Doug M.


Pathfinder Adventure Path Subscriber
Porridge wrote:
I think this is an AWESOME idea.

Thank you!

Quote:
--It seems 3 is given as the status quo option for physical and mental, and 2 is the status quo option for stuff and fugue. Maybe consistently go one way or the other? (For example, maybe add benefits to physical 3 and mental 3, or add further penalties to stuff 2 and fugue 2?)

Thinking about it. Right now, the inconsistency is deliberate. The players are picking blind-ish, and the results they get may be unexpected and/or uneven. That stab-in-the-dark aspect seems consistent to me with the whole starting setup.

Quote:

But overall, I love these suggestions. A great way to add to the terror feelings of helplessness and vulnerability!

That's what I'm aiming for. I want the players to feel that they're in trouble right from the start.

Doug M.


Pathfinder Adventure Path Subscriber

There's not really a deity in Golarion who focuses on fighting aberrations or the machinations of the Great Old Ones. The closest is maybe the Black Butterfly, I guess.

Are there any other deities suitable for a paladin -- LG, NG, or LN -- that might be good for a paladin running through this AP?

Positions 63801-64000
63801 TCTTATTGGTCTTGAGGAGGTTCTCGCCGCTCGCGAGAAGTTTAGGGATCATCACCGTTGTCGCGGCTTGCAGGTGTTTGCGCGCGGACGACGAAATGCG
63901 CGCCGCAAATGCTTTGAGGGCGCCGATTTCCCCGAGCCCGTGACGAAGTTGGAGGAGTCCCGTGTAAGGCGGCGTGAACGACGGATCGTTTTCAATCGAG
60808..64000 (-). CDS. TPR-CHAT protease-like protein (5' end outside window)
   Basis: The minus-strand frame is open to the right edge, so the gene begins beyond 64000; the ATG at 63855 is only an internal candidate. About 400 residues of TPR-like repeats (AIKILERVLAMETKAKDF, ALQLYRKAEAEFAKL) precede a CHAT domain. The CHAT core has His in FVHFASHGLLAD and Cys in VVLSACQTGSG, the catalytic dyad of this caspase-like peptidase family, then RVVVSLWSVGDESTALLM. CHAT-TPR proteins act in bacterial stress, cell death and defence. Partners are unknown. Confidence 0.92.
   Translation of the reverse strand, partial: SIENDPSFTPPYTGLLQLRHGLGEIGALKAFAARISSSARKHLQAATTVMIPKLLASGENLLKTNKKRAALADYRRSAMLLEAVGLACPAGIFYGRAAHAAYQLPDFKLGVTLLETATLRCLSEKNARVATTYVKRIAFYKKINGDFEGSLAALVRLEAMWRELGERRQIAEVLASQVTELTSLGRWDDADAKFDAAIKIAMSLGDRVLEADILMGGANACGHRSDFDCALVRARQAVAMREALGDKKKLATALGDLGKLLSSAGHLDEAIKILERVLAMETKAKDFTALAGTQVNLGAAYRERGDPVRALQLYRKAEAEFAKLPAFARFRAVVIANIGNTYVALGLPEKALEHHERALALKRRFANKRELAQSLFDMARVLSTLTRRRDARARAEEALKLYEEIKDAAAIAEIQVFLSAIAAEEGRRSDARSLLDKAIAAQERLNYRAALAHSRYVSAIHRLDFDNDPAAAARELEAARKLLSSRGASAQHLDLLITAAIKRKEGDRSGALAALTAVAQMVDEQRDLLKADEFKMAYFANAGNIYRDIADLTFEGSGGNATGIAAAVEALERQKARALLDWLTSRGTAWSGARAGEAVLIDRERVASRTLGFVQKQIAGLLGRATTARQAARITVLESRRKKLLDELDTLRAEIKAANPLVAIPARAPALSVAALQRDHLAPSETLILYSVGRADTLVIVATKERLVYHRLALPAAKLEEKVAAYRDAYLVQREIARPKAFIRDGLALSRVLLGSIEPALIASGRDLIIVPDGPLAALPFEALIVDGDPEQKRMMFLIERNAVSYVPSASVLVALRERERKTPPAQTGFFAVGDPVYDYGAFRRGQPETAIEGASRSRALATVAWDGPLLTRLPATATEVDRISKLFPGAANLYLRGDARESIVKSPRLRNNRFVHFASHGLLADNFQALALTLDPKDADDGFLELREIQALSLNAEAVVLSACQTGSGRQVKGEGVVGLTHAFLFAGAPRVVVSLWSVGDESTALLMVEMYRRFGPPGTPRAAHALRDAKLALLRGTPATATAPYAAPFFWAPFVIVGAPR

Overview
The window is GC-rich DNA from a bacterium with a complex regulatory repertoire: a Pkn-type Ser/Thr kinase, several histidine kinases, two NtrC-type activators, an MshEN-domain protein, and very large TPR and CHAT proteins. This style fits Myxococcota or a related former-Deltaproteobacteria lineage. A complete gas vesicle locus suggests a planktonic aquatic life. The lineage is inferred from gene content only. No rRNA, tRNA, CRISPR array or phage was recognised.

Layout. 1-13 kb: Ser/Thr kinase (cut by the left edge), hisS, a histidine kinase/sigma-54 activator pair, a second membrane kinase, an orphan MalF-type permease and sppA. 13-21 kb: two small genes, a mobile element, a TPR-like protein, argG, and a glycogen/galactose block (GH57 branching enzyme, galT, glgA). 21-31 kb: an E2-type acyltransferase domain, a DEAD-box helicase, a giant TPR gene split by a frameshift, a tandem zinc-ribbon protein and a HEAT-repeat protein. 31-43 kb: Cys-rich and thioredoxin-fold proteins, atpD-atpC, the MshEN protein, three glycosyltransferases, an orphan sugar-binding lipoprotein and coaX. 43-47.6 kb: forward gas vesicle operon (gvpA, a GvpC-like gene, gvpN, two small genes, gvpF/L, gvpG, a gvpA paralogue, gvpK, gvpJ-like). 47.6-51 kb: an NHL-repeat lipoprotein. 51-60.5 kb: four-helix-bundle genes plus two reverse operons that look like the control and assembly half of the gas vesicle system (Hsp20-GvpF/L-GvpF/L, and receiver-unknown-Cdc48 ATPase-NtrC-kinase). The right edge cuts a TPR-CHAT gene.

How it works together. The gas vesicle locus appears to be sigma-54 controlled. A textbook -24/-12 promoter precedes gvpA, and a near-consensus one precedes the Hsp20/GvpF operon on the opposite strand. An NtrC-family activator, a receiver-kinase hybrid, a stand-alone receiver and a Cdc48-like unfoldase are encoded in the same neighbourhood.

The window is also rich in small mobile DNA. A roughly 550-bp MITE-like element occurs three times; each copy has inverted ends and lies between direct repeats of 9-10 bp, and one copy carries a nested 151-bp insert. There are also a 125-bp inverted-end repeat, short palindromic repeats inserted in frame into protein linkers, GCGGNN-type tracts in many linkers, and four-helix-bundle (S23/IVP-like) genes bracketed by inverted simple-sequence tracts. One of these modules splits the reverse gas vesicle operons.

Thanks,

Doug M.


Pathfinder Adventure Path Subscriber

I like the cut of your jib, Alice. I'm not going to use these myself, but I like where you're going.

Pillars: This one really depends on how the PCs are related to their former lives. My approach is that the PCs used to be thugs and monsters, but now they have a second chance to start over with a clean slate. So, encounters with their former lives are likely to be awkward at best, and sometimes downright dangerous. It sounds like you're going the other way -- the PCs are STILL thugs and monsters, so they'll be fine with getting their lives back. That's fine too!

Dreamlands corruption: Actually, I kinda like this one and maybe I will use it. Need to look at those Horror rules again...

Insanity: I'm doing something a little bit like this. See here for details: http://paizo.com/threads/rzs2u18c?In-Search-of-Sanity-Starting-handicap-sys tem.

cheers,

Doug M.


Pathfinder Adventure Path Subscriber

I love the amnesia aspect of ISoS. What I don't like so much: that the PCs, after the opening encounter, immediately find all their stuff and start off pretty much unscathed. I think the horror aspect is likely to be ramped up if the PCs have a more realistic "wake up naked in an asylum" experience. Yes, ISoS is a pretty tough module. But I have a party of six, so I'm okay with handicapping them a little. I think this system would also work with four 20-point characters (since the module assumes 15 points).

Before starting, I'm going to tell the players that they have six Starting Points, which they can distribute among four categories: Stuff, Physical, Mental, and Fugue. They can spend up to three points in each category -- so, for instance, a PC might start with Stuff 2, Physical 3, Mental 1, and Fugue 0. What I'll tell the PCs: "Stuff 3 means you start with all your stuff. Physical 3 means you're in great physical shape, Mental 3 same. Fugue 3, you have the least possible effects from the fugue." No details beyond that.

So what will these mean? Well: